December 3rd, 2009
03:40 PM ET

Financial Dispatch: White House opens job summit

Bank of America said late Wednesday it planned to return the entire $45 billion in bailout money it received from the government over the past year.

Bank of America said late Wednesday it planned to return the entire $45 billion in bailout money it received from the government over the past year.

Andrew Torgan
CNN Financial News Producer

President Obama called on business leaders this afternoon to help his administration kick-start hiring as policymakers contend with rising unemployment that’s weighing down the economy.

Some 130 executives, economists, small business owners and non-profit officials are gathering for the jobs summit at the White House on the eve of the government's November unemployment report. The nation is expected to have lost another 114,000 jobs, with unemployment remaining at 10.2%, the highest in 26 years, according to an economists' survey.

"I'm not interested in taking a wait and see approach when it comes to creating jobs," Obama said.

The employment picture is certainly grim. Nearly 16 million Americans are out of work, one-third of whom have been unemployed for more than six months. There are now six workers competing for every job vacancy.

The jobs picture remains front and center amid the deluge of both private and government reports this week.

This morning, the Labor Dept. says first-time claims for unemployment benefits fell unexpectedly last week by 5,000 to 457,000 - a near 15-month low.

That's the lowest level since the week ended Sept. 6, 2008, but part of decline is being attributed to government offices being closed for Thanksgiving.

In addition, continuing claims edged up by 28,000 to 5.5 million.

Meanwhile, people who are employed are working even harder.

Worker productivity increased more than 8% the third quarter. That’s the largest amount in six years. Aggressive cost cutting by businesses has pushed productivity sharply higher over the past months.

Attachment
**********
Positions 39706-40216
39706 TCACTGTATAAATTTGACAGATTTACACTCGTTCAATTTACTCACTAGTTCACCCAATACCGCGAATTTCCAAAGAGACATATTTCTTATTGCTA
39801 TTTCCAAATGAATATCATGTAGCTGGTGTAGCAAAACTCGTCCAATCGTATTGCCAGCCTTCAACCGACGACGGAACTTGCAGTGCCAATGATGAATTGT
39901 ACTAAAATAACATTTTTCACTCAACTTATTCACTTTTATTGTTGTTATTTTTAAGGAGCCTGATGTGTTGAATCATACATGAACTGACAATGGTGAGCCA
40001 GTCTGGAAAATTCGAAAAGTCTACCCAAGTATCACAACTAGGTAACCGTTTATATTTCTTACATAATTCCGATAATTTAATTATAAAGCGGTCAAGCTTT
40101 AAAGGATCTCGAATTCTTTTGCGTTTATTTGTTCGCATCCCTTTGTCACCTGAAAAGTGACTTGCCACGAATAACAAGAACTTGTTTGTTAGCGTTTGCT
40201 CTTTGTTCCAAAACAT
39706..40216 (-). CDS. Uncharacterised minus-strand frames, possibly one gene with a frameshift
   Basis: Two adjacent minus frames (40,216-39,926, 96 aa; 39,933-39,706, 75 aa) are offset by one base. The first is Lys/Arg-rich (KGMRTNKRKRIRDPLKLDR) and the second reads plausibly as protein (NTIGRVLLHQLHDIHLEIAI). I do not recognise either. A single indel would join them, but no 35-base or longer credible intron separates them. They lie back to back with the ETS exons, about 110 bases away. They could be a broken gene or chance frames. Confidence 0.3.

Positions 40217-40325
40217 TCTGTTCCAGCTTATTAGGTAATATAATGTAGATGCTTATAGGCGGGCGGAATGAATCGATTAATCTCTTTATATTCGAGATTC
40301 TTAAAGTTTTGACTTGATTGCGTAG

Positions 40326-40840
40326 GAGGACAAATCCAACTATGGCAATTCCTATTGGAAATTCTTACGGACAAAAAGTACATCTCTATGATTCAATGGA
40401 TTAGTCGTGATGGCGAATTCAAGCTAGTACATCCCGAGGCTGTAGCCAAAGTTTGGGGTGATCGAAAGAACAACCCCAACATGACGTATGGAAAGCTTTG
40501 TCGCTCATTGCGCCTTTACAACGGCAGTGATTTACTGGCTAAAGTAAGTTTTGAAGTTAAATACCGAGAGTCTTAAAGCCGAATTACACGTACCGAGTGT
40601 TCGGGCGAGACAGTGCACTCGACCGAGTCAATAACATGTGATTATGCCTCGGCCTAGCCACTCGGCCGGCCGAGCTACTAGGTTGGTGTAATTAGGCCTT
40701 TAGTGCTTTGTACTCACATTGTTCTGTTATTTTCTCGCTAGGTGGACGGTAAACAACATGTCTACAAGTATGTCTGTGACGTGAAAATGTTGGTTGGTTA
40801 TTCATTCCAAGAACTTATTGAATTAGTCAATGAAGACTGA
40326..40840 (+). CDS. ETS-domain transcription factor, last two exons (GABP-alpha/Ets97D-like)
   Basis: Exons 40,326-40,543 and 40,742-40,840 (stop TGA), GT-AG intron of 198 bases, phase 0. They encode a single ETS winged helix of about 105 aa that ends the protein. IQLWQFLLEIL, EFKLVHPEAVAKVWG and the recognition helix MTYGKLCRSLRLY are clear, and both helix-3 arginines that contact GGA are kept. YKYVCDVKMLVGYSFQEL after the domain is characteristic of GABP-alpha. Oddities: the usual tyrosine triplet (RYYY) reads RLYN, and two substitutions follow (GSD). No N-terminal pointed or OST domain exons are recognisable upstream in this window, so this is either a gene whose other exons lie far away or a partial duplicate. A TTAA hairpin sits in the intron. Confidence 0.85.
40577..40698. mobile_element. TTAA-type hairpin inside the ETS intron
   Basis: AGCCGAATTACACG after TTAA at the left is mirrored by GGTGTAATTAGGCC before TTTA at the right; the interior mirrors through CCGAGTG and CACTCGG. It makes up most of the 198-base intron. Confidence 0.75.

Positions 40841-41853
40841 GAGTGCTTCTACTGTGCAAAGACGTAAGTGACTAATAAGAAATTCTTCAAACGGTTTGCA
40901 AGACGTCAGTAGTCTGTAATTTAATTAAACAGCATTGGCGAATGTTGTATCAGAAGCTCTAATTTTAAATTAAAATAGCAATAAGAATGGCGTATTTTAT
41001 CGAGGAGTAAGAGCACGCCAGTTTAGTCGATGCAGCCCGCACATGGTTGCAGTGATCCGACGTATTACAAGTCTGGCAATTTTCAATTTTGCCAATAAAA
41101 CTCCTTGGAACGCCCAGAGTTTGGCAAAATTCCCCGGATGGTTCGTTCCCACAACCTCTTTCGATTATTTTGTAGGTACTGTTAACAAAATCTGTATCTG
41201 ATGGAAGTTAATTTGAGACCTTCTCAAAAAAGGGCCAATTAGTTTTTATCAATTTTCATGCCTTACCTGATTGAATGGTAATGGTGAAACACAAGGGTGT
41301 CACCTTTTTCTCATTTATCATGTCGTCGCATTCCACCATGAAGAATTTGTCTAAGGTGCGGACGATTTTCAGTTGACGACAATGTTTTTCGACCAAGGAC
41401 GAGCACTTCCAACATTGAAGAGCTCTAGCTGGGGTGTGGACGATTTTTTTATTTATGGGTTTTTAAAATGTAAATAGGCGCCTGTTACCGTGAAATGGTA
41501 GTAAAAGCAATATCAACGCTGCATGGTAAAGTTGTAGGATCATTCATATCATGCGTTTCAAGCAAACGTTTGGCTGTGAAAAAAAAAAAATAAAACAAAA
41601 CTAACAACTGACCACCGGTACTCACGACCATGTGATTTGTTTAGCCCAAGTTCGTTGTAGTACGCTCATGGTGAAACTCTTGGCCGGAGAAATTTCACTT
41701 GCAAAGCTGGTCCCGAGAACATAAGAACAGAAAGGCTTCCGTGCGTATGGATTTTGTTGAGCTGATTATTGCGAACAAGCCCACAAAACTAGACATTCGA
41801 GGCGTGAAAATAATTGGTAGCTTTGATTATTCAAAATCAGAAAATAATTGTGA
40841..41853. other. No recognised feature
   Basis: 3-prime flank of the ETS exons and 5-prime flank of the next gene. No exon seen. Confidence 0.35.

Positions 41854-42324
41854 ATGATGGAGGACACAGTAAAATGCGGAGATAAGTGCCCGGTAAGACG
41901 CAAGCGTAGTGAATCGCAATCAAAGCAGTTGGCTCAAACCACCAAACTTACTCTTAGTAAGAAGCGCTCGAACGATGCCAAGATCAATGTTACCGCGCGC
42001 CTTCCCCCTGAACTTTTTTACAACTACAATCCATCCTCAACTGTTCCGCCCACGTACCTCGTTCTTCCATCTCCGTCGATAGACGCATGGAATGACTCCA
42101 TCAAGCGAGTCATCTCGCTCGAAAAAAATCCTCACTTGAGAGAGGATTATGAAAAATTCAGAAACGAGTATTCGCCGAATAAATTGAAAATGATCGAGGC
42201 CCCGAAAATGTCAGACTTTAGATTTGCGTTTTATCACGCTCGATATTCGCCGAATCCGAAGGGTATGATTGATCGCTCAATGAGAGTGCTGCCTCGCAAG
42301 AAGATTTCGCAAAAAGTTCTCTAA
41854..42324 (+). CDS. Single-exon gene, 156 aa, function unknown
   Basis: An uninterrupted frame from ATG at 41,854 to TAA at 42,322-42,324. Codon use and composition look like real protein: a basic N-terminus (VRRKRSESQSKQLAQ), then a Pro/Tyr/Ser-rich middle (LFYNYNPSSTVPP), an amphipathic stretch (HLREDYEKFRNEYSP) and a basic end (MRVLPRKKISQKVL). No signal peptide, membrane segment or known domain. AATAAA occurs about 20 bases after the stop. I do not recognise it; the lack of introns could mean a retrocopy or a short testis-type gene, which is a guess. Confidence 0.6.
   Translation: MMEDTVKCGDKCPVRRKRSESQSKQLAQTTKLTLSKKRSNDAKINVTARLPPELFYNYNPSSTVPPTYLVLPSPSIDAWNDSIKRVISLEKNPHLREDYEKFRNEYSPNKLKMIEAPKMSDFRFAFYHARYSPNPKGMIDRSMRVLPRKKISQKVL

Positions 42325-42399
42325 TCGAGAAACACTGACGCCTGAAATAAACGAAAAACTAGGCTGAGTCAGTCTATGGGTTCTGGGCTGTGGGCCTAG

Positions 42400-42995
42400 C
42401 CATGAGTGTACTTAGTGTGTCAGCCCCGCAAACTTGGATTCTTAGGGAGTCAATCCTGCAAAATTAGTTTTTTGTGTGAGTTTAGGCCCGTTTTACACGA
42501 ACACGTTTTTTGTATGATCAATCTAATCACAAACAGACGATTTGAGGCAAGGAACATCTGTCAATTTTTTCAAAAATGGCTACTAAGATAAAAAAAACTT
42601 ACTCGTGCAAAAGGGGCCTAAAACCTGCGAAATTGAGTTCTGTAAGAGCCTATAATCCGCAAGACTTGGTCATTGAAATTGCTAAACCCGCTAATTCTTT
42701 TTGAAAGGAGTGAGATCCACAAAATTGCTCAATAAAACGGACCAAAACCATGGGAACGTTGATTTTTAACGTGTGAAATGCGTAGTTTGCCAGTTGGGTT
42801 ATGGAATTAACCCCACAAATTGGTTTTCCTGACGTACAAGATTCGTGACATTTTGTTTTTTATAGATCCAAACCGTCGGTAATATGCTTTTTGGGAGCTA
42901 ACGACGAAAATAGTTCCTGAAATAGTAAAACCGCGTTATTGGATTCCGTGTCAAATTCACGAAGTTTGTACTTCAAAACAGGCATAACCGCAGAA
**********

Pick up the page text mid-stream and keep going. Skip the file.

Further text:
Unit labor costs, a gauge of inflation and profit pressures closely watched by the Federal Reserve, fell 2.5%. While that does signal inflation is under control, it also means workers are feeling a tight squeeze on their wages.

Elsewhere in Washington, Fed Chairman Ben Bernanke got a rough going over from both his supporters and detractors at his Senate confirmation hearing today.

Even those who praised his actions during the financial troubles of the last two years, such as Senate Banking Committee Chairman Chris Dodd, balanced that support with arguments that the central bank should be stripped of some of its bank regulation powers due to its past failures of oversight.

While many Democrats on the banking panel joined Dodd in saying they would vote for another four-year term for Bernanke, some of the Republicans questioned whether they could support the chairman who was first appointed by President George W. Bush.

One long-time Bernanke critic, Jim Bunning (R-KY), said he was ready to do everything he could to block or delay the confirmation, joining a similar threat made late Wednesday by Sen. Bernie Sanders (I-VT), who is among the 60 members of the Democratic caucus.

The threat of a filibuster by Sanders and Bunning, two lawmakers with diametrically opposed views on most issues, shows the breadth of anger faced by Bernanke sparked by the Wall Street bailouts. A filibuster would mean that Bernanke would need to get at least 60 votes, rather than the simple majority of 51, in order to be confirmed.

Turning to news making waves on Wall Street, Bank of America said late Wednesday it planned to return the entire $45 billion in bailout money it received from the government over the past year.

The move would allow Bank of America, the nation's largest lender, to break free from a variety of government restrictions it has had to abide by, including pay caps for its top executives.

It could also smooth what has been a difficult search for a new chief executive.

Outgoing CEO Ken Lewis is scheduled to depart by year end. Bank of America's board of directors originally hoped to select a successor by Thanksgiving.

And General Electric and Comcast announced a joint venture this morning worth a combined $37.25 billion that will give the cable company eventual control of NBC Universal.

In the complex deal, NBC Universal will borrow $9.1 billion from third-party lenders to distribute to parent company General Electric. GE will use that money to buy Vivendi SA's 20% stake in NBCU for $5.8 billion, clearing a major hurdle in the company's path to sell control of the entertainment giant to Comcast.

Comcast will pay GE $6.5 billion in cash for the conglomerate's media unit and will contribute programming and other businesses valued at $7.25 billion, including E!, the Style Network and several cable sports stations. The sale values NBC Universal at $30 billion.

Comcast will take a controlling 51% stake in the joint venture, and GE will control 49%.

Follow the money… on Twitter: @AndrewTorganCNN

Filed under: Andrew Torgan • Economy • Finance
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